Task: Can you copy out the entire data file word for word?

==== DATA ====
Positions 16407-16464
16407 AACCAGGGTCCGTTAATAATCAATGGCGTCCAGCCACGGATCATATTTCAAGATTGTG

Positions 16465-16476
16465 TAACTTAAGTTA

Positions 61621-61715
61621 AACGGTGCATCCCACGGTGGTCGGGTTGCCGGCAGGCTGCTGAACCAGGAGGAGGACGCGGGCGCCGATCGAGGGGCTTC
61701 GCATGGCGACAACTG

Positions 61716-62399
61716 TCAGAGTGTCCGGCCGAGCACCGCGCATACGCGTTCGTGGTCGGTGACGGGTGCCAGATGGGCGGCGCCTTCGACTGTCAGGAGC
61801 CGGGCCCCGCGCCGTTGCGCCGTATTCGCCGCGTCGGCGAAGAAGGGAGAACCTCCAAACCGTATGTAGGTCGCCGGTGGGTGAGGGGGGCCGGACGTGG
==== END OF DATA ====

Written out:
Positions 16407-16464
16407 AACCAGGGTCCGTTAATAATCAATGGCGTCCAGCCACGGATCATATTTCAAGATTGTG

Positions 16465-16476
16465 TAACTTAAGTTA

Positions 61621-61715
61621 AACGGTGCATCCCACGGTGGTCGGGTTGCCGGCAGGCTGCTGAACCAGGAGGAGGACGCGGGCGCCGATCGAGGGGCTTC
61701 GCATGGCGACAACTG

Positions 61716-62399
61716 TCAGAGTGTCCGGCCGAGCACCGCGCATACGCGTTCGTGGTCGGTGACGGGTGCCAGATGGGCGGCGCCTTCGACTGTCAGGAGC
61801 CGGGCCCCGCGCCGTTGCGCCGTATTCGCCGCGTCGGCGAAGAAGGGAGAACCTCCAAACCGTATGTAGGTCGCCGGTGGGTGAGGGGGGCCGGACGTGG